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-   -   Anyone play EVE Online? (http://forums.animesuki.com/showthread.php?t=43068)

[ ] 2007-02-14 10:52

Anyone play EVE Online?
 
Wondering if anyone else here plays eve online and what they think of it.

Village Idiot 2007-02-14 12:28

Its the best MMORPG on the market. Hands down. No contest.

Just what is EVE about? Well, its a space setting (like Firefly/Serenity) where your only avatar is your starship. You can go anywhere you want in the 5,000+ star systems in the game, which makes up an entire galaxy.

Unlike most MMORPGs, EVE doesn't have levels, or experience. Rather, it have skills. Basically, there are catagories like "Engineering", "Gunnery", "Propulsion", etc, and within each are various skills like "Energy Operation", which gives -5% Capacitor Recharge Time per level, to a maximum of 5 levels per skill. Now unlike most MMORPGs, in EVE, there is no active grind to skills. Rather, you just choose which skill to train, and the game will automatically start training the skill for you, along with telling you how long it will take for the skill to finish. The skill will also train while you're offline, so unless you don't have a skill going, you will always be making progress.

The length of time for a skill completion depends on two things:

1) Your attributes (which you can raise a maximum of +10 each via Learning skills)
2) the Skill Rank (ie, a Rank 3 skill will take exactly 3x the time to finish compared to a Rank 1 skill)

Lower ranking skills can be finished in mere minutes to days for a lv5 skill, while a high ranking skill can take weeks/months to complete.

Note that there are hundreds of skills for you to learn, and its been calculated that it will take over 20+ years to max out each and every one.

Unlike almost all MMORPGs, the beauty of EVE is that skills/levels doesn't matter when it comes to PvP. A person with 40 million SP can still be killed by someone with 5 million SP. For example, if the 40m SP player had maxed out skills for flying Cruisers, Battleships, and Recon Ships, whereas the 5m SP player maxed out skills for flying Cruisers only, then both players are actually even when it comes to flying Cruisers. So just because someone have higher SP doesn't necessarily mean that they'll win every time against a low SP player, just that they will have more options to choose from.

You can be whatever you want to be in EVE. There are no set classes to choose from. Miner, Missioner, Manufacturer, Pirate, Anti-Pirate, Trader, Transporter, etc. You want to be a Miner? Then skill up some Mining/Industry skills, put a few Mining Lasers onto your ship, and hop to an asteroid belt and start mining away. Getting bored and want to shoot something? Skill up some Gunnery and put on some guns, and go hunting. Want to do a bit of everything? Then go ahead, the option is yours.

The economy and manufacturing of EVE is entirely player based, and player created. Almost every item in EVE is made by some other player, with the cost of goods and were goods are sold depends on where the manufacturers decide to sell them on the market. The game controls inflation via the PvP system, where a ship destroyed is gone forever, with the modules equipped on it having a 50/50 chance of being destroyed as well. This keeps the market from crashing, as people continually lose ships/modules.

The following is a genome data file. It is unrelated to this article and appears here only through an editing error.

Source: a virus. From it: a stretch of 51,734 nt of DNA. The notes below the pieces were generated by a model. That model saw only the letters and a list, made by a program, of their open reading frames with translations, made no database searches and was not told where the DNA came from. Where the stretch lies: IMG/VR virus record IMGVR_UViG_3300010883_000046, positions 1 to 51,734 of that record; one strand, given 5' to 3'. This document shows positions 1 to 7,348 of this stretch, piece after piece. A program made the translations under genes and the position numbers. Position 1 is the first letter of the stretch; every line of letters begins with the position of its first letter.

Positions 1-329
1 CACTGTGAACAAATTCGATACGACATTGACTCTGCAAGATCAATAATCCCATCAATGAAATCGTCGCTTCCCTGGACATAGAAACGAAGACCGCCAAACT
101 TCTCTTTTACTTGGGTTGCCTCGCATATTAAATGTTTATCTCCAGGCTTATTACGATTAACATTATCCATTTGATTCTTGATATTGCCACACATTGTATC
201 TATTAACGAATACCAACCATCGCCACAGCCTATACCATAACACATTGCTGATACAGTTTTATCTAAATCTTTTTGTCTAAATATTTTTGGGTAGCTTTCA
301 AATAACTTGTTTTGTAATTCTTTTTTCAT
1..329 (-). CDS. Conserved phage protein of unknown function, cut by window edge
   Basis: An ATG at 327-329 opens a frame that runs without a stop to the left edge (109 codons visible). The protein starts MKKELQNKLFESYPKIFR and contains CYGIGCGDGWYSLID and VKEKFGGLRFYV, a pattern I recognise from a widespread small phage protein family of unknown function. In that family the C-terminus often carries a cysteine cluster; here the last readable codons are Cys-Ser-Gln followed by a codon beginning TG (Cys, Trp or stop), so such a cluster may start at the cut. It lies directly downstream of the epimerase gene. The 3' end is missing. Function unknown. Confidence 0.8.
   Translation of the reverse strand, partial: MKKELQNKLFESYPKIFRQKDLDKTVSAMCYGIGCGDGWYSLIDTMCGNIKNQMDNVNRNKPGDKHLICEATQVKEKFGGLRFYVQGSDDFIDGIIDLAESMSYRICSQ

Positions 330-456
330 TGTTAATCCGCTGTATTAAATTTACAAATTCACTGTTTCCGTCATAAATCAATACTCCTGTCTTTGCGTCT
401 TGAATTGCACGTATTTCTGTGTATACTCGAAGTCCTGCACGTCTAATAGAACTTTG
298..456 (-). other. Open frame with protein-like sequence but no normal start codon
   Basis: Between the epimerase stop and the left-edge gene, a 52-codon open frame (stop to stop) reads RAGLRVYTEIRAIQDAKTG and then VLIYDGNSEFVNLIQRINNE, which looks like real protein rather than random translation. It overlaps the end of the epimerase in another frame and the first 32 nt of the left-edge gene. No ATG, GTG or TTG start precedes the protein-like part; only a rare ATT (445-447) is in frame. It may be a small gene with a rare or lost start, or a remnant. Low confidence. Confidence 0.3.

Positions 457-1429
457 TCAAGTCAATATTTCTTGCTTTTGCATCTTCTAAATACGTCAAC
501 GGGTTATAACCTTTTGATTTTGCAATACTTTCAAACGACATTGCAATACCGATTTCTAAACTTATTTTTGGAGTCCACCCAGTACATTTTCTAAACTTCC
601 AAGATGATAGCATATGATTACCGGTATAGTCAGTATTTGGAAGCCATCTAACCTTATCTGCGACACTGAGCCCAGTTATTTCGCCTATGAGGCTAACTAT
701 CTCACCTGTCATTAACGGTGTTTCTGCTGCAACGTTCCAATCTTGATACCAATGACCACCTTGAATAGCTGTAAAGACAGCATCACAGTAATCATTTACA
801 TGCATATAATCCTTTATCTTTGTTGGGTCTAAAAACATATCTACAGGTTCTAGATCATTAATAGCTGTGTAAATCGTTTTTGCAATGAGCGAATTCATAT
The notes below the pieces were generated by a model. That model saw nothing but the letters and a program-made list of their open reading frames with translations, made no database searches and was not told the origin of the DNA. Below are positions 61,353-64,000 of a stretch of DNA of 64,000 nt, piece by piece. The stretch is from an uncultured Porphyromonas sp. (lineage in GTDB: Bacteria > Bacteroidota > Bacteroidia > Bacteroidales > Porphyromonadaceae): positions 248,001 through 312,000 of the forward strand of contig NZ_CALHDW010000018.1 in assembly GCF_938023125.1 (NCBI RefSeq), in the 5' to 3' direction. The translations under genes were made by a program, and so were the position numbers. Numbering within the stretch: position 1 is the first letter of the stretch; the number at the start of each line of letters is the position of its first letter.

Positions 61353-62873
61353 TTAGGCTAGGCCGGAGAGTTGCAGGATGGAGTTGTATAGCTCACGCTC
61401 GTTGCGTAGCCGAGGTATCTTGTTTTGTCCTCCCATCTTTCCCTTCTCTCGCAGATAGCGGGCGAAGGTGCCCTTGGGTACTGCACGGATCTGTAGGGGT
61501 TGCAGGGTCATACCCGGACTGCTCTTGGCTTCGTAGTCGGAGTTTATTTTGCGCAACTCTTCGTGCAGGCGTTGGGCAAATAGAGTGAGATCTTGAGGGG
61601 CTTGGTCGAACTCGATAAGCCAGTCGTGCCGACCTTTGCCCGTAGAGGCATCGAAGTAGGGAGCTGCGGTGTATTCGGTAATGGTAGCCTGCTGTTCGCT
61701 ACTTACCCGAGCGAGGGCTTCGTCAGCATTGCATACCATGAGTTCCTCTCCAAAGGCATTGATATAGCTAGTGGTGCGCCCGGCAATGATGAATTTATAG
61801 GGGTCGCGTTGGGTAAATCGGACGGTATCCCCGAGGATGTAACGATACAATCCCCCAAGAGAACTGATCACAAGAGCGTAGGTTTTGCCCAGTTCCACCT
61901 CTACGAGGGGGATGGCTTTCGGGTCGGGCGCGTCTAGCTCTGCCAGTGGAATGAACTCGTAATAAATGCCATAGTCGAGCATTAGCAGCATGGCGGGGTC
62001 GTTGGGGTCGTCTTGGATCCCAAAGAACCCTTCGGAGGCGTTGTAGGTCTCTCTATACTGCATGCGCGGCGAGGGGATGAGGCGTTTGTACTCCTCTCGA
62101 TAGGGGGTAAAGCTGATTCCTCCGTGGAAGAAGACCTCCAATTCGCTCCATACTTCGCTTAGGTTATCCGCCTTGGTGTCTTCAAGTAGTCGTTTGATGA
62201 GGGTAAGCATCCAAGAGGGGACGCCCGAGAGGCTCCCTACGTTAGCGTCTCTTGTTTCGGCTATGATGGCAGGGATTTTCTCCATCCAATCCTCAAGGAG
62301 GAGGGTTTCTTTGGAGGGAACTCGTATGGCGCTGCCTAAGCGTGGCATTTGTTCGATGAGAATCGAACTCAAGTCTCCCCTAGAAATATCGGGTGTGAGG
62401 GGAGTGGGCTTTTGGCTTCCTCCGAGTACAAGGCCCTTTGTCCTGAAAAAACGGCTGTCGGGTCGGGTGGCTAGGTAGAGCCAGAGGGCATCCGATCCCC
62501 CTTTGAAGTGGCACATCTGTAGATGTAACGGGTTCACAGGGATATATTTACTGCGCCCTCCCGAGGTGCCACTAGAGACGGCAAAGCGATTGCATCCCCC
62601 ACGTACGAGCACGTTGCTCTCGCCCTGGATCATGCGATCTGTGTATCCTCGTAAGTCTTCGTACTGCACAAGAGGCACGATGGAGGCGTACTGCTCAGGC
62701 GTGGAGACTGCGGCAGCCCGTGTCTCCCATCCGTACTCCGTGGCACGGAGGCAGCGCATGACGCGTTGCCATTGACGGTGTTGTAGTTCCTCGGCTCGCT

As for ships, they are what represents your avatar in the game. There are numerous ship types: Frigate, Destroyer, Intercepter, Cruiser, Battlecruiser, Battleship, Recon Ship, Interdictor, etc, all the way up to mammoth capital ships such as Dreadnaughts and Carriers.

Each ship type/class have there own strengths and weaknesses, and have various module slots which is divided up into three different catagories: High/Med/Low, with a possible 8/8/8 slot allocation. Every equipment is either High/Med/Low, with fitting requirements called Power Grid/CPU, which every ship have a set amount of. You can fit whatever you want onto your ship, as long as it meets the slots/fitting requirements.

EVE is completely based on PvP. Simply put, you can be attacked anywhere and everywhere by another player. Though there are systems known as "High Sec/Empire", (0.5-1.0 sec) where an NPC police force known as CONCORD will automatically kill any player that attacks another player, though that doesn't make you immune to being PKed in Empire, you can still die before CONCORD kills them.

As you venture out more and more to the fringe of space, you'll start entering Low Sec systems, which not policed by CONCORD and where you can be attacked by another player at anytime without CONCORD assistence, though if you're attacked at a stargate/station, the sentry guns there will help you provided that you didn't fire the first shot. Player pirates often go to these sec systems, to hunt for other players.

If you venture even further, you'll eventually reach the 0.0 regions, which is completely lawless, or rather, the laws depend on whatever player alliance controls that region of space.